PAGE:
Keywords: CANCER ; EXPRESSION ; CELL ; Germany ; GENOME ; microarray ; PROTEIN ; PROTEINS ; PATIENT ; COMPLEX ; COMPLEXES ; QUALITY ; BIOLOGY ; antibodies ; antibody ; ASSAY ; microarrays ; DESIGN ; ARRAYS ; REPRODUCIBILITY ; CANCER-PATIENTS ; CANCER PATIENTS ; pancreatic cancer ; PROTEOMICS ; PROTEOMIC ANALYSIS ; SERUM ; FEATURES ; PANCREATIC-CANCER ; antibody microarray ; HEALTHY-SUBJECTS ; methods ; HUMAN PLASMA ; DEPLETION ; QUANTITATIVE PROTEOMICS ; proteomic ; ABUNDANCE PROTEINS ; BIOMARKER DISCOVERY
    Abstract: Antibody microarrays have the potential to enable comprehensive proteomic analysis of small amounts of sample material. Here, protocols are presented for the production, quality assessment, and reproducible application of antibody microarrays in a two-color mode with an array of 1,800 features, representing 810 antibodies that were directed at 741 cancer-related proteins. In addition to measures of array quality, we implemented indicators for the accuracy and significance of dual-color detection. Dual-color measurements outperform a single-color approach concerning assay reproducibility and discriminative power. In the analysis of serum samples, depletion of high-abundance proteins did not improve technical assay quality. On the contrary, depletion introduced a strong bias in protein representation. In an initial study, we demonstrated the applicability of the protocols to proteins derived from urine samples. We identified differences between urine samples from pancreatic cancer patients and healthy subjects and between sexes. This study demonstrates that biomedically relevant data can be produced. As demonstrated by the thorough quality analysis, the dual-color antibody array approach proved to be competitive with other proteomic techniques and comparable in performance to transcriptional microarray analyses.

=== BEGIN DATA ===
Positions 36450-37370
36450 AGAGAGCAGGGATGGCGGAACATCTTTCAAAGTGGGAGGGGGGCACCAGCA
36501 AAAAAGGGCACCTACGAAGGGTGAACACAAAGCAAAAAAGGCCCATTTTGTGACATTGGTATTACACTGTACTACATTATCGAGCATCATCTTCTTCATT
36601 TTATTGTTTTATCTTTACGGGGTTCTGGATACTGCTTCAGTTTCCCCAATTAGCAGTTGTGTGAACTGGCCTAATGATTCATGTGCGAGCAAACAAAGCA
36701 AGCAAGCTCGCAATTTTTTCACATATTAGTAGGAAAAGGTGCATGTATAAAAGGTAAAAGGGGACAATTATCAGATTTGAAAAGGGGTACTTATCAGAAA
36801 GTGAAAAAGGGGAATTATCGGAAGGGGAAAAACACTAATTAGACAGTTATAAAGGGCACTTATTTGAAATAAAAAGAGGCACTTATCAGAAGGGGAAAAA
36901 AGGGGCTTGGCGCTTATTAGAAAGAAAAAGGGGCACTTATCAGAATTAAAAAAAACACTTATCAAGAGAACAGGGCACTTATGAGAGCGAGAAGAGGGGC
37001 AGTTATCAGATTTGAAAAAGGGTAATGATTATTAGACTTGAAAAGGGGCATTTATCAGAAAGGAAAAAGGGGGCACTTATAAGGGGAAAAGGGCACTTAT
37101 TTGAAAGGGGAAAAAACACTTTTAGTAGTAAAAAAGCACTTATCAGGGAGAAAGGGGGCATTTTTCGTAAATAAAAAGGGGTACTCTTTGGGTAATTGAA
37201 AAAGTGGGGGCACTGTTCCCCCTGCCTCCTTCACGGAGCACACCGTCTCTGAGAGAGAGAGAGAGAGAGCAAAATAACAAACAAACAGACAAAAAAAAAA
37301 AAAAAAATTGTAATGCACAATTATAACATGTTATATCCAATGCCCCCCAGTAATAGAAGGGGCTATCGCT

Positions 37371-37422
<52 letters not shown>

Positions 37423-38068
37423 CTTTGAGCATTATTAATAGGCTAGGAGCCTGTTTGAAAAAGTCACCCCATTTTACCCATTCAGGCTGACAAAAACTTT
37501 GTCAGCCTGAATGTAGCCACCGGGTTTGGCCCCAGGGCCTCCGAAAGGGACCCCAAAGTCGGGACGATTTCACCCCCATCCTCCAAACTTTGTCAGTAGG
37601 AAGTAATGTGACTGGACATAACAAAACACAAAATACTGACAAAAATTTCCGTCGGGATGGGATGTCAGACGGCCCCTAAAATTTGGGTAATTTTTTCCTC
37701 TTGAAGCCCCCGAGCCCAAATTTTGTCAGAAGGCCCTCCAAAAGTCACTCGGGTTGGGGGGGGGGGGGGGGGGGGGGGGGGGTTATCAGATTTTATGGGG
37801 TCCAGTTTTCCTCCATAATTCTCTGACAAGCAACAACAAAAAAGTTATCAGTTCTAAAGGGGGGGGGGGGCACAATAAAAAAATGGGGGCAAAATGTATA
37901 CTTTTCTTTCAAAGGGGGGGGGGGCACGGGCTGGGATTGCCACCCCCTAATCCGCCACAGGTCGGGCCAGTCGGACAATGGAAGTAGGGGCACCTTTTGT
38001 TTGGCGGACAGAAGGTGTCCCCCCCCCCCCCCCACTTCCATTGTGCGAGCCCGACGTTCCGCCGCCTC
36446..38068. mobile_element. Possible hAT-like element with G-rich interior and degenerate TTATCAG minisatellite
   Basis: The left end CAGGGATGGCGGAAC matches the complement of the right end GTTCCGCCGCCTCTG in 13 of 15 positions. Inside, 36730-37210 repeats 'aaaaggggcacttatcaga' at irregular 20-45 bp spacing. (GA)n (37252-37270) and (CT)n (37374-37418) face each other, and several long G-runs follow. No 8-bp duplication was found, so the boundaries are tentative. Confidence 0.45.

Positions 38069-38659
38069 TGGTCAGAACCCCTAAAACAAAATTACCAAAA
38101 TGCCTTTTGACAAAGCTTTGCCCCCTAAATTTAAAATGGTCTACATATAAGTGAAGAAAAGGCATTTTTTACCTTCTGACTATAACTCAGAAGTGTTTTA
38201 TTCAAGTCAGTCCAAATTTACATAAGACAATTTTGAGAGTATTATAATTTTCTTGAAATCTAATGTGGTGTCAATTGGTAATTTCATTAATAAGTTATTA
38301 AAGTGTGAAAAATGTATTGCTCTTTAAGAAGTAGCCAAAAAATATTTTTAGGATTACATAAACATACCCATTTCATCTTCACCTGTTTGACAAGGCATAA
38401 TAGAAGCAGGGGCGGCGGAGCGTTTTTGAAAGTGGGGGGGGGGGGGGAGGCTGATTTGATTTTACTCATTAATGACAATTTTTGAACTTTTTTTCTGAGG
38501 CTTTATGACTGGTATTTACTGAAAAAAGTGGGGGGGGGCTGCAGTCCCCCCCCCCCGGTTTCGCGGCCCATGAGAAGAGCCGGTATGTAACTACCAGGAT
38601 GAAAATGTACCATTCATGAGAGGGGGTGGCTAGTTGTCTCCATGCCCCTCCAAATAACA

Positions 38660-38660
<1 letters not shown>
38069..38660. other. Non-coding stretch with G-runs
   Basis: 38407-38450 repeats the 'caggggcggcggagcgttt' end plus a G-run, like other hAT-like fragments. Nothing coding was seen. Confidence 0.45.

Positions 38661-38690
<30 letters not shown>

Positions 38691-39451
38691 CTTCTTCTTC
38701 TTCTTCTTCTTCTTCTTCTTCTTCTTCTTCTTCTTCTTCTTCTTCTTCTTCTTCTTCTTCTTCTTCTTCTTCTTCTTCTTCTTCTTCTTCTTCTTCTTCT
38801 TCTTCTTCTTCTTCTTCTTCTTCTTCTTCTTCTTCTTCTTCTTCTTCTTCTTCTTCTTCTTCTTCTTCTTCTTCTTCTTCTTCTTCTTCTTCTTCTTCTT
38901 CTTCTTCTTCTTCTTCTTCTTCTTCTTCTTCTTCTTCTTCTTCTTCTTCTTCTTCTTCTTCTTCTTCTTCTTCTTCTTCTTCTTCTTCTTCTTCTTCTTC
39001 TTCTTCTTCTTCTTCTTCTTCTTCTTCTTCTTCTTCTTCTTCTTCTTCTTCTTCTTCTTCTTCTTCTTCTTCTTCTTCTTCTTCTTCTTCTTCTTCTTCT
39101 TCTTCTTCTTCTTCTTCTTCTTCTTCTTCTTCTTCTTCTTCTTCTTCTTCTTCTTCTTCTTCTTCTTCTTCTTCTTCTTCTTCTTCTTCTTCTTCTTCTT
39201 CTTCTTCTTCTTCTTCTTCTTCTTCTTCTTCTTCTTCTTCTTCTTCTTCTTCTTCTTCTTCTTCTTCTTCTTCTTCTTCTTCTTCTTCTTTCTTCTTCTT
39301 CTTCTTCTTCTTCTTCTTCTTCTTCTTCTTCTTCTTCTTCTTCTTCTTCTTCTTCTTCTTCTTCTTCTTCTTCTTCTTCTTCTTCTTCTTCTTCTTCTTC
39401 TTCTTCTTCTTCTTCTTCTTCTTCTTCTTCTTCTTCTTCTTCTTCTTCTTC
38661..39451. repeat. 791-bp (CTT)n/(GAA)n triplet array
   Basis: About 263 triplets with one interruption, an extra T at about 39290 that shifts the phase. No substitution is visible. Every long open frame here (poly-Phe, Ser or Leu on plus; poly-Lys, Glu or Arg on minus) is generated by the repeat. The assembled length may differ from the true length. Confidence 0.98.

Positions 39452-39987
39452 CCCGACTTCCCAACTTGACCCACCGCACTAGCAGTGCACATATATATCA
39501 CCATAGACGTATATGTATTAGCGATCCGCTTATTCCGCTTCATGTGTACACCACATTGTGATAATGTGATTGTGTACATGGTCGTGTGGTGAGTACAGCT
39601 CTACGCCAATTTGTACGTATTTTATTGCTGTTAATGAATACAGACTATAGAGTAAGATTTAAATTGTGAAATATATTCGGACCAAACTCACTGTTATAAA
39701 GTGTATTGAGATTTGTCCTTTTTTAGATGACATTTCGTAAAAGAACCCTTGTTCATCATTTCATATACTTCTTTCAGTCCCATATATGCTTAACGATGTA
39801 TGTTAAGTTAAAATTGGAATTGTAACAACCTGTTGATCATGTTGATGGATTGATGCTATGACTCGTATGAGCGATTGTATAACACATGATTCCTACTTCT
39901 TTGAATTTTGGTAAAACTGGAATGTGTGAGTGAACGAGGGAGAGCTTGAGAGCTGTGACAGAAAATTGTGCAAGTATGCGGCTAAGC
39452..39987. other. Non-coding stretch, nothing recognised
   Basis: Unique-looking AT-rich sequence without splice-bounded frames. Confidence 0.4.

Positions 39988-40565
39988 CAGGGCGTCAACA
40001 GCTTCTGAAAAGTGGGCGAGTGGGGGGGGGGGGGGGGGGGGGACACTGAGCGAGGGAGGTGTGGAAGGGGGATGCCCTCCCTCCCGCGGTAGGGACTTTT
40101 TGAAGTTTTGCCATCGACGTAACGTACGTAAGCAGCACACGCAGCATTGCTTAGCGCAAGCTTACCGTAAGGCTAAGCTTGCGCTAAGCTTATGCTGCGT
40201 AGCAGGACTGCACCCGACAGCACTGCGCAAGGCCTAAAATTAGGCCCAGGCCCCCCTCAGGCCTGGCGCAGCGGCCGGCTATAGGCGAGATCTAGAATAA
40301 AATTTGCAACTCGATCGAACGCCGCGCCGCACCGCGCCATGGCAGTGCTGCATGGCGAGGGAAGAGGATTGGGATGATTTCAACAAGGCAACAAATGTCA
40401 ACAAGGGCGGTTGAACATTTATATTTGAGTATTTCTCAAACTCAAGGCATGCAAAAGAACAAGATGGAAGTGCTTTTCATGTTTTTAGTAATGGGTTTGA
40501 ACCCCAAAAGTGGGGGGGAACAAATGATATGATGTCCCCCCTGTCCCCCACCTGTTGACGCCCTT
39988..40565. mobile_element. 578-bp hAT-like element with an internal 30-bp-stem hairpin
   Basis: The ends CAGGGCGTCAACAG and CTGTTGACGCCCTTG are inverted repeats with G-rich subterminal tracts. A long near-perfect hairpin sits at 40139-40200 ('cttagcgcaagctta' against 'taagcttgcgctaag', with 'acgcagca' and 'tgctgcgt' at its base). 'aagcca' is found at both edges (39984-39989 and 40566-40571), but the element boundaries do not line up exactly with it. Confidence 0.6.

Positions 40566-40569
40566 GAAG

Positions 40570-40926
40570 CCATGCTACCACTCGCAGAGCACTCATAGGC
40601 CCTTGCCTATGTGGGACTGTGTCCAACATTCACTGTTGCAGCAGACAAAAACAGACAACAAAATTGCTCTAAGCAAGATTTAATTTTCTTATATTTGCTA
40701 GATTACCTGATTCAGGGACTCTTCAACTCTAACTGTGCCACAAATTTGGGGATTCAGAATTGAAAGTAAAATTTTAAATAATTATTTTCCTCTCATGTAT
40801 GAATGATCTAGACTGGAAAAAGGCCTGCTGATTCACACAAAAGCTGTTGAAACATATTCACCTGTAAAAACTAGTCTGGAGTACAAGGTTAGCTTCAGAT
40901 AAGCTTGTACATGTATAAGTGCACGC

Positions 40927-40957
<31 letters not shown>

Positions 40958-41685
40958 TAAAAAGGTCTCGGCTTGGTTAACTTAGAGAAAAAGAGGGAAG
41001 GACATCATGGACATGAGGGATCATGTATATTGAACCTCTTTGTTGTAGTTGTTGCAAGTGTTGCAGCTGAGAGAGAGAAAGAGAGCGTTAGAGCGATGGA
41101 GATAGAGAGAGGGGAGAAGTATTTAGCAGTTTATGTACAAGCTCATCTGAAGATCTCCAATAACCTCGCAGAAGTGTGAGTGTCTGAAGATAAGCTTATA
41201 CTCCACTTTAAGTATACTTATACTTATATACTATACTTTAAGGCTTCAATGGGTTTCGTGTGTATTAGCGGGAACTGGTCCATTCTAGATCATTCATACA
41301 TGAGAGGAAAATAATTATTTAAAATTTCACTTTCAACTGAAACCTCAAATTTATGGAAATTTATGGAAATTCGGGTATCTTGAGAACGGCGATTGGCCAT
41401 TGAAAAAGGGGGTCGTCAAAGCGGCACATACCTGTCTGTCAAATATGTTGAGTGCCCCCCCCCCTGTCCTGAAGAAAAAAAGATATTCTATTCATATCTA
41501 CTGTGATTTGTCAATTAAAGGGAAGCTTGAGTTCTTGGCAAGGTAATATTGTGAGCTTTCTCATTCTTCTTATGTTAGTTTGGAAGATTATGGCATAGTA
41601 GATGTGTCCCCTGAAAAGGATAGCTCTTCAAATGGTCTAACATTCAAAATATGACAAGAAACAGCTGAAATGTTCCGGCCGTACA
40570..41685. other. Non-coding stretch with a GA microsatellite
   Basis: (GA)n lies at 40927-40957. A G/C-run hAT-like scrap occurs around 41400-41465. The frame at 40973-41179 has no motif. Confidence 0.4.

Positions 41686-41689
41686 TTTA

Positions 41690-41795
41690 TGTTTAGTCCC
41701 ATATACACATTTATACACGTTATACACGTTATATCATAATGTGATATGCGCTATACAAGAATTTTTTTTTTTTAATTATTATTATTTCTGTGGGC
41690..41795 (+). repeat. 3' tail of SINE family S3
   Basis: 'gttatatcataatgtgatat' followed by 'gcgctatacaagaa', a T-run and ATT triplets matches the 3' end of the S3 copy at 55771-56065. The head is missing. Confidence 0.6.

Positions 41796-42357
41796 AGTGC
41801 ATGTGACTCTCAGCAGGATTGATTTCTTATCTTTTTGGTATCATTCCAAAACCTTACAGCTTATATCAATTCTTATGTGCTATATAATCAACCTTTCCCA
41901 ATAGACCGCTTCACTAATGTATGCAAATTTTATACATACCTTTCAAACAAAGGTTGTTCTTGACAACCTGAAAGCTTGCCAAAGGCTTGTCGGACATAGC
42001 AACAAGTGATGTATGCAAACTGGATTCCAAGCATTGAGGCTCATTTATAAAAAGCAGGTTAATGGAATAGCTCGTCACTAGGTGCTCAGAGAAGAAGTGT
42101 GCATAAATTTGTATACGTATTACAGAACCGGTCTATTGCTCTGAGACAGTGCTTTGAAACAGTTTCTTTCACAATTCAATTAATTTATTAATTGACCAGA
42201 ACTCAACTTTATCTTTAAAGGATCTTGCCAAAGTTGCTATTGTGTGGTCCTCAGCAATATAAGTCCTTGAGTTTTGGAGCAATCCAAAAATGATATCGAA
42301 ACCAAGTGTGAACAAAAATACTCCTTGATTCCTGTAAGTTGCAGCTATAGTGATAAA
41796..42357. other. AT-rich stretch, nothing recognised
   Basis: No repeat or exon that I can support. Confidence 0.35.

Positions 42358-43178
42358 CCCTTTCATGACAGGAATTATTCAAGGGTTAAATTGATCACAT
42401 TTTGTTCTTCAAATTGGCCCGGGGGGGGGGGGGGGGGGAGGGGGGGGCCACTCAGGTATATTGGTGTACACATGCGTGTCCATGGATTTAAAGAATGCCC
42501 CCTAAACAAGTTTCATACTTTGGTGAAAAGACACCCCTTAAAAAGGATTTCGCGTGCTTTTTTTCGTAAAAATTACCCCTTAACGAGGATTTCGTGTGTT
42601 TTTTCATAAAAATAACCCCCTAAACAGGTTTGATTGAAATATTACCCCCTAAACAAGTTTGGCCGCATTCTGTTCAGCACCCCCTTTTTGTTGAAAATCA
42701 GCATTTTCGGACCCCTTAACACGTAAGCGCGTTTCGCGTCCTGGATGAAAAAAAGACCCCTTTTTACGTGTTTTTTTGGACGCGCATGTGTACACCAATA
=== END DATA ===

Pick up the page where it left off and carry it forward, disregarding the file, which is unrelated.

Type of Publication: Journal article published
    PubMed ID: 20164060
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  • 5
    Keywords: EXPRESSION ; evaluation ; Germany ; SUPPORT ; SYSTEM ; SYSTEMS ; DISEASE ; microarray ; PROTEIN ; STORAGE ; COMPLEX ; COMPLEXES ; MESSENGER-RNA ; IMPACT ; ANTIGEN ; ANTIGENS ; DISCOVERY ; antibodies ; antibody ; microarrays ; CANCER-CELLS ; SURFACE ; STABILITY ; FUNCTIONAL GENOMICS ; IMMOBILIZATION ; cross-linker ; glass slide ; IMMUNOASSAYS ; LINKED-IMMUNOSORBENT-ASSAY ; PROTEOMICS ; surface modification
    Abstract: Antibody microarrays could have an enormous impact on the functional analysis of cellular activity and regulation, especially at the level of protein expression and protein- protein interaction, and might become an invaluable tool in disease diagnostics. The array surface is bound to have a tremendous influence on the findings from such studies. Apart from the basic issue of how to attach antibodies optimally without affecting their function, it is also important that the cognate antigens, applied within a complex protein mixture, all bind to the arrayed antibodies irrespective of their enormous variety in structure. In this study, various factors in the production of antibody microarrays on glass support were analysed: the modification of the glass surface; kind and length of cross-linkers; composition and pH of the spotting buffer; blocking reagents; antibody concentration and storage procedures, in order to evaluate their effect on array performance. Altogether, data from more than 700 individual array experiments were taken into account. In addition to home- made slides, commercially available systems were also included in the analysis
    Type of Publication: Journal article published
    PubMed ID: 12627378
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  • 6
    Keywords: Germany ; INFORMATION ; SUPPORT ; GENE-EXPRESSION ; GENOME ; microarray ; PROTEIN ; PROTEINS ; MOLECULES ; COMPLEX ; COMPLEXES ; SEQUENCE ; MOLECULE ; ACID ; ACIDS ; antibodies ; antibody ; NUCLEIC-ACID ; NUCLEIC-ACIDS ; LTD ; EQUIVALENT ; ASSAY ; microarrays ; ARRAYS ; NUMBER ; SURFACE ; DIVERSITY ; sensitivity ; ATOMIC-FORCE MICROSCOPY ; CONSTRUCTION ; expression profiling ; glass slide ; IMMUNOASSAYS ; LINKED-IMMUNOSORBENT-ASSAY ; surface modification ; ANTIBODY IMMOBILIZATION ; ELECTROSPRAY DEPOSITION ; immunoassay ; METAL-OXIDE SURFACES ; ORIENTED IMMOBILIZATION ; POLY(ETHYLENE GLYCOL) ; POLY(L-LYSINE)-G-POLY(ETHYLENE GLYCOL) LAYERS ; protein interaction ; protein microarray ; PROTEIN MICROARRAYS ; surface chemistry